The UN envoy for Libya, Ghassan Salame, said the UN is determined to hold the planned conference.
Fighting was underway Sunday at the international airport, some 24 kilometers (15 miles) from central Tripoli, after Haftar claimed to have seized the area. The airport was destroyed in a previous bout of militia fighting in 2014. Haftar said his forces had launched airstrikes targeting rival militias on the outskirts of Tripoli.
The rival militias, which are affiliated with a UN-backed government in Tripoli, said they had also carried out airstrikes, slowing Haftar’s advance.
Armed groups behind the UN-backed government of national accord, or GNA, have announced an effort to defend Tripoli, vowing to recapture all areas seized by Haftar’s forces.
Col. Mohamed Gnounou, a spokesman for GNA forces, said in televised comments Sunday that the counteroffensive, dubbed “Volcano of Anger,” was aimed at “purging all Libyan cities of aggressor and illegitimate forces.”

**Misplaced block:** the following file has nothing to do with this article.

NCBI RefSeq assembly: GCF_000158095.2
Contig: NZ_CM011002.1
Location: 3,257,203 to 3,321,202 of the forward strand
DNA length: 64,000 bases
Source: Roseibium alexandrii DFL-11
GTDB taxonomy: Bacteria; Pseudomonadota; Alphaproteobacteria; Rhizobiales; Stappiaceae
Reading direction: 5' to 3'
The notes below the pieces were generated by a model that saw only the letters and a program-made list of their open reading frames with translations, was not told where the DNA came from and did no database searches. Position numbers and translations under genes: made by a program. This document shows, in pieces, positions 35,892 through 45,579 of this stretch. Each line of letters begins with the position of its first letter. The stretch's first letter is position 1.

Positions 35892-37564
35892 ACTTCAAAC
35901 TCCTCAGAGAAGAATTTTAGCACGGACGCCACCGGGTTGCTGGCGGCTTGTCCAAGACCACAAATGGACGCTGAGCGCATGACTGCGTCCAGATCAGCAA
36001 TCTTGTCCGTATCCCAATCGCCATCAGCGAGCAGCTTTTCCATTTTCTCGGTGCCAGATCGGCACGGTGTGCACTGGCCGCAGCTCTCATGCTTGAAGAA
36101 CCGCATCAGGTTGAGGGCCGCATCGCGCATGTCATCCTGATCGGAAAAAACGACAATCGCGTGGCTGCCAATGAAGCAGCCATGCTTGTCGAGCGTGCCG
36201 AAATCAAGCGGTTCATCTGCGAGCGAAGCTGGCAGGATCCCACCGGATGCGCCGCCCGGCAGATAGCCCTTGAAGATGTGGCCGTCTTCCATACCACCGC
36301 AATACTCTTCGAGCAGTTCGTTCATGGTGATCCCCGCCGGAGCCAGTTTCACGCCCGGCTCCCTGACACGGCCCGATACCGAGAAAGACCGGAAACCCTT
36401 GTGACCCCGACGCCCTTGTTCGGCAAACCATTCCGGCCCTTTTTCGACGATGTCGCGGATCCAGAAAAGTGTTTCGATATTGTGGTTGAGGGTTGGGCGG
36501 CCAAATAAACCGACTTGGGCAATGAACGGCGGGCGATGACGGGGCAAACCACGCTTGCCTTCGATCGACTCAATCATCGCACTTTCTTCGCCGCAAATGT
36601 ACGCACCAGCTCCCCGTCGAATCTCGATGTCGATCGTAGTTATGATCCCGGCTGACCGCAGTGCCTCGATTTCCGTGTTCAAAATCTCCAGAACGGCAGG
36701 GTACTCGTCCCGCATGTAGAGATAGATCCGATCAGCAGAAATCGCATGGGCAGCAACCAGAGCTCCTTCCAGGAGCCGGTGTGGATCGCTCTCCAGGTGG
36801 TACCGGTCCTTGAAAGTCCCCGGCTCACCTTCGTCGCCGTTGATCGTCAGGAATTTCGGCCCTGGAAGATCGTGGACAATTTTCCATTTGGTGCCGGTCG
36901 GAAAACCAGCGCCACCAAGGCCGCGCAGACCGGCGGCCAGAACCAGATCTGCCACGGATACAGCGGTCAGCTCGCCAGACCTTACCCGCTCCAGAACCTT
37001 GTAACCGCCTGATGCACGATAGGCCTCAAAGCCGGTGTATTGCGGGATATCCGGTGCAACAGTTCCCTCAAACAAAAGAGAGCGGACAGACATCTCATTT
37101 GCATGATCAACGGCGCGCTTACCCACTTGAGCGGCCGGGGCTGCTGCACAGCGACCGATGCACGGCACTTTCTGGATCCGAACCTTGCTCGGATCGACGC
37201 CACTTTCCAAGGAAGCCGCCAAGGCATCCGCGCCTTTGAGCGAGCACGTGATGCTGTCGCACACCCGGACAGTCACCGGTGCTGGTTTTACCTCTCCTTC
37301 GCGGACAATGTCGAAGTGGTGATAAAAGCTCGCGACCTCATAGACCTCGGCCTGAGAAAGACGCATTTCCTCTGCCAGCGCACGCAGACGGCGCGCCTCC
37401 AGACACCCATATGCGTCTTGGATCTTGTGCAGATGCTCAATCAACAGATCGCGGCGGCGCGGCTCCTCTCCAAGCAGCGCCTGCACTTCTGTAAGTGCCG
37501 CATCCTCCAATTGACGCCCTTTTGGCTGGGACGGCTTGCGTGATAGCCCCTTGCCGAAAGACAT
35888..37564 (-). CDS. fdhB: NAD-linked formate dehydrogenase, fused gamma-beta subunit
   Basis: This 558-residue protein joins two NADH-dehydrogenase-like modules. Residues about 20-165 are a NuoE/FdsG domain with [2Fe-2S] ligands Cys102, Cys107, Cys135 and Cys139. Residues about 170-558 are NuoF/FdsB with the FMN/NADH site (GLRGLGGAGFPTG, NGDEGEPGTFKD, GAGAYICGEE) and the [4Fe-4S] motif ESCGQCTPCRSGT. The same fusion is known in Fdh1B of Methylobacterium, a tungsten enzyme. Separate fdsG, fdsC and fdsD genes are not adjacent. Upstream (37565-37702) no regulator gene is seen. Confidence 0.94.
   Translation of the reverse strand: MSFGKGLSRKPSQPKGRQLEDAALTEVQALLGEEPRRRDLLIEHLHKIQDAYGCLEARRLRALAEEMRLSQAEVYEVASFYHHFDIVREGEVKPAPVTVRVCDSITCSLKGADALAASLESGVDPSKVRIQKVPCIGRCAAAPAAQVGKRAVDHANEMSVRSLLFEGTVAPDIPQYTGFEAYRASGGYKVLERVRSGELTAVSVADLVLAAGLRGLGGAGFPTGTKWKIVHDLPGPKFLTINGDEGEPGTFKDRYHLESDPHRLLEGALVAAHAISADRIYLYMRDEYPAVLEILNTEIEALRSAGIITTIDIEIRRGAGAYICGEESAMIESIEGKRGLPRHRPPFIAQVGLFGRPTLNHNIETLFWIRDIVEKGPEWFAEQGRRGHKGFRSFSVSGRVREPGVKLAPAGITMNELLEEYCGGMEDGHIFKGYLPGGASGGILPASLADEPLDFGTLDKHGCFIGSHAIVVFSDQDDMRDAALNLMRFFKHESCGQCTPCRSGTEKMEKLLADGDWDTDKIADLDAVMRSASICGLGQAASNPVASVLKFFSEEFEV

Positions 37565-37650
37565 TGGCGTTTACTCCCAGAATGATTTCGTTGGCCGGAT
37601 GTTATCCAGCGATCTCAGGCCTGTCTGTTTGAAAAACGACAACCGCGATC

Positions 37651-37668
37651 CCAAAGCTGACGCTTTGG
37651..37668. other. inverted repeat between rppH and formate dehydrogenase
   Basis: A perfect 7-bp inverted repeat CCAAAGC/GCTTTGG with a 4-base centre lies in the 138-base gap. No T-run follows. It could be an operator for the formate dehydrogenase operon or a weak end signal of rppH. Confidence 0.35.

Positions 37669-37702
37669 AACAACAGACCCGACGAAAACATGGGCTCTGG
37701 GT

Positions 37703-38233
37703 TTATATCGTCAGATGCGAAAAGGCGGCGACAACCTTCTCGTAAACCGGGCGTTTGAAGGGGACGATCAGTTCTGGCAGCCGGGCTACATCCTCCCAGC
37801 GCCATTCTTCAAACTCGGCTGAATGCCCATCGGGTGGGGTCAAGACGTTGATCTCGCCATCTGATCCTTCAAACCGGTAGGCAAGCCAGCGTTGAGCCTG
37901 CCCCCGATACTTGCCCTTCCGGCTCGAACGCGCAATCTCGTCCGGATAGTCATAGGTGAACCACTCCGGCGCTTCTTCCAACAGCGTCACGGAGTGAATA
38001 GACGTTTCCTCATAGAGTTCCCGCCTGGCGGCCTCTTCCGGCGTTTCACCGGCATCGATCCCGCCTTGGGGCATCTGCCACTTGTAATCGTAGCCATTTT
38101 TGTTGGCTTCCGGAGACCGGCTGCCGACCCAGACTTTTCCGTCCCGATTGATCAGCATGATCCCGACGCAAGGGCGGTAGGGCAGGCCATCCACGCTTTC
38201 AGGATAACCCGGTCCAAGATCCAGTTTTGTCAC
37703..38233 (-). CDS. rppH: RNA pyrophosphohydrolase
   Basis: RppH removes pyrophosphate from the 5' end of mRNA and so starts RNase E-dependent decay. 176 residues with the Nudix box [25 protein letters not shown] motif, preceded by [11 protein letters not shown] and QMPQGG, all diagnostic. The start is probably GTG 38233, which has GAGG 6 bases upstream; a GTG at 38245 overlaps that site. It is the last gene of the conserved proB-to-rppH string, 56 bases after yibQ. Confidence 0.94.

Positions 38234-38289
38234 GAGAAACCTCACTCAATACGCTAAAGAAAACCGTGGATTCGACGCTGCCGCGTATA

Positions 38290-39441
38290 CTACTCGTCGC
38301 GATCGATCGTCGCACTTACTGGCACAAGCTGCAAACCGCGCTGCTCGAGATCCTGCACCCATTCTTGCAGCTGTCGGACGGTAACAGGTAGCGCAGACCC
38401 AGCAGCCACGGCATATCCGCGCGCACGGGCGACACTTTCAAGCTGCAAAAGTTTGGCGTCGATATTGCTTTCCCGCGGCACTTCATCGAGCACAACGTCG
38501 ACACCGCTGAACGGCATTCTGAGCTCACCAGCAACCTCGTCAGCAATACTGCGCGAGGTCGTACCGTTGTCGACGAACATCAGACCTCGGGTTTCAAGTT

The two sides reported that at least 35 people, including civilians, had been killed since Thursday.
The Health Ministry of the Tripoli-based government said in a statement that at least 21 people, including a physician, were killed and at least 27 wounded. Ahmed Al-Mesmari, a spokesman for Haftar’s forces, said Saturday that 14 troops had been killed since the offensive began.
The fighting has displaced hundreds of people, the UN migration agency said. The UN mission to Libya called for a two-hour cease-fire on Sunday in parts of Tripoli to evacuate civilians and the wounded.